Scripture is filled with such turning points. And so is modern history. Consider the abolition of the slave trade and of slavery in the nineteenth century, and the continuing struggle against human trafficking around the world today. This struggle is not over, but we have made progress. The ongoing pursuit of women’s equality and rights has taken many generations, but our lives are different today from those even fifty years ago. Important environmental gains also mark the last two generations in much of the world, even as we face daunting global ecological challenges ahead.
But the combined power of religion and science of which Wilson speaks, and the lessons of the Bible itself, remind us that the human experience consists of significant turns away from destructive prior norms and toward greater justice and responsibility. Today humanity is called to make such a turn, consonant with the meaning and potential of our own creation. Faith and hope tell us that we can answer that call—that concerned individuals, businesses, and governments acting together can change human behavior and serve the living planet, the Eden in which we dwell.
. P.K. Tull, Isaiah 1-39, Smyth and Helwys Bible Commentary 14A (Macon, GA: Smyth & Helwys, 2010). Isaiah 40-66 is forthcoming.
. Observations about Isaiah’s natural world are gathered in P.K. Tull, “Persistent Vegetative States: People as Plants and Plants as People in Isaiah,” in The Desert Will Bloom: Poetic Visions of Isaiah, ed. J. Everson and P. Kim, (Atlanta, GA: SBL Press, 2009), 17-34.
. See, for example, D.C. Hopkins, “Dynamics of Agriculture in Monarchical Israel,” Society for Biblical Literature Seminar Papers 22 (1983): 17-34; M. Chaney, “Bitter Bounty: The Dynamics of Political Critiqued by the Eighth-Century Prophets,” in Reformed Faith and Economics, ed. Robert L. Stivers (Lanham, MD: University Press of America, 1989), 15-30; and M.J. M. Coomber, “Caught in the Crossfire? Economic Injustice and Prophetic Motivation in Eighth-Century Judah,” Biblical Interpretation 19 (2011): 396-432.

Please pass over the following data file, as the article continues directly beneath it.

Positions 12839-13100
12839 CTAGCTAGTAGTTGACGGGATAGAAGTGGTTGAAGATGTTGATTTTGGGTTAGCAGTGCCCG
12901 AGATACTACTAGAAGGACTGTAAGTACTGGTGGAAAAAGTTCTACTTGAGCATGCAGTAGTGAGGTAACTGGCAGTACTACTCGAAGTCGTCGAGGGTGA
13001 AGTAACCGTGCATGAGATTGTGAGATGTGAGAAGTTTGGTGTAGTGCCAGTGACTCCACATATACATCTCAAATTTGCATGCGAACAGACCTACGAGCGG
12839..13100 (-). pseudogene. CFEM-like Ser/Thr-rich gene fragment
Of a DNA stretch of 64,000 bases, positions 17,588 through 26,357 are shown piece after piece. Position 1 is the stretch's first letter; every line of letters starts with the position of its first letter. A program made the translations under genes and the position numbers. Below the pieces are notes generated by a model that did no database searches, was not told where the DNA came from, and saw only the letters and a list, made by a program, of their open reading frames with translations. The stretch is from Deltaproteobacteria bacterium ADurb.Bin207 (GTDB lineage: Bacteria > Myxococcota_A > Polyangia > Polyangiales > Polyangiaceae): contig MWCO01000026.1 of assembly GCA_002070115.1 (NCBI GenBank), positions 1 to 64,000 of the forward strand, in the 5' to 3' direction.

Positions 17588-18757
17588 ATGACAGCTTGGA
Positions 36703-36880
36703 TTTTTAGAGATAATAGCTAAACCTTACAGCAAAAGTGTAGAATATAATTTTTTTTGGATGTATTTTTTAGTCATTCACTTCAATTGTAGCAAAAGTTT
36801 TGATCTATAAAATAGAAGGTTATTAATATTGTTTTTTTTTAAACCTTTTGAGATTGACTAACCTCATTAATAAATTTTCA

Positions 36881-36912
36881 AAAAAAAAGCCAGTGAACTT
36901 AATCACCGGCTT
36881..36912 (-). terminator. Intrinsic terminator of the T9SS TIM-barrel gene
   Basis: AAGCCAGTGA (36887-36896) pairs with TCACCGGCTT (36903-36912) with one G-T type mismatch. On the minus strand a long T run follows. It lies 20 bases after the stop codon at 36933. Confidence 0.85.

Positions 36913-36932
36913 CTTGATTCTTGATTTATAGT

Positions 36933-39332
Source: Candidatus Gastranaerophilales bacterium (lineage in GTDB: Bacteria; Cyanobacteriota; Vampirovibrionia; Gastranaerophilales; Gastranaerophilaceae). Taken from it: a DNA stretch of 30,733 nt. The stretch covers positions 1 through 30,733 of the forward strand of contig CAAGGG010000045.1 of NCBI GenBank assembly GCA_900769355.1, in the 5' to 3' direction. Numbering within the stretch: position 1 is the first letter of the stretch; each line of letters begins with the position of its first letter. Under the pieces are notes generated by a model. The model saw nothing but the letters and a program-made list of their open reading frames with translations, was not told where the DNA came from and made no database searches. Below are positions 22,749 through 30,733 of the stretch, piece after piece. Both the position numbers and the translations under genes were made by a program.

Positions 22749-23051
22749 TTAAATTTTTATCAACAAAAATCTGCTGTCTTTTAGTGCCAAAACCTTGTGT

. See, for example, the discussions of religious texts in B. Taylor, ed., The Encyclopedia of Religion and Nature (New York: Continuum, 2009); Roger Gottlieb, ed., The Oxford Handbook of Religion and Ecology (New York: Oxford University Press, 2006); and the several volumes in the Harvard University Press series Religions of the World and Ecology, edited by M.E. Tucker and J.A. Grim.
. P.K. Tull, Inhabiting Eden: Christians, the Bible, and the Ecological Crisis (Louisville, KY: Westminster John Knox, 2013).
. T. Hiebert, The Yahwist’s Landscape: Nature and Religion in Early Israel (New York: Oxford University Press, 1996), 156.
. L.T. White Jr., “The Historical Roots of Our Ecological Crisis,” http://www.uvm.edu/~gflomenh/ENV-NGO-PA395/articles/Lynn-White.pdf. Originally published in Science 155 (1967): 1203-7, at 1204.
. C. Merchant, The Death of Nature: Women and the Scientific Revolution (New York: Harper & Row, 1980), 164-90; A.M. Clifford, “Feminist Perspectives on Science: Implications for an Ecological Theology of Creation,” Journal of Feminist Studies in Religion 8 (1992): 65-90.
. Clifford, “Feminist Perspectives,” 73.
. Bridgette Kahl calls Genesis 1:26-28’s history of interpretation “an instructive lesson in one-sided and selective Bible-reading.” B. Kahl, “Human Culture and the Integrity of Creation: Biblical Reflections on Genesis 1-11,” Ecumenical Review 39 (1987): 128-37, at 130.
. W.P. Brown, The Seven Pillars of Creation: The Bible, Science, and the Ecology of Wonder (New York: Oxford University Press, 2010), 63.
. Much has come to light about the ancient worldview underlying the dual notions of “image of God” and “dominion” found in Genesis 1. Ancient kings, viewed as “divine image-bearers, appointed representatives of God on earth,” placed statues, or images, of themselves throughout their empires to remind subjects of their presence. P. Enns, The Evolution of Adam: What the Bible Does and Doesn’t Say about Human Origins (Grand Rapids, MI: Brazos, 2012), xv.
. The New Revised Standard Version and New International Version follow the ancient Syriac translation and the opinions of a large number of scholars in restoring the three-letter word meaning “wild animals (of the earth)” to verse 26 (as in verse 25), rather than reading “all (the earth),” which abruptly interrupts the list of species.
. Other observations that may be made about Genesis 2 include a more shared and egalitarian understanding of the relationship between the humans and animals of the garden than interpreters have read, since “helper” in Hebrew (used to describe God in the Psalms) does not connote “assistant,” and even naming does not imply superiority, but rather the human preference for speech. In Genesis 16:13, even God is renamed by a human, a homeless pregnant woman named Hagar.
. E.O. Wilson, The Creation: An Appeal to Save Life on Earth (New York: Norton & Co., 2006), 5.
. Ibid., 27.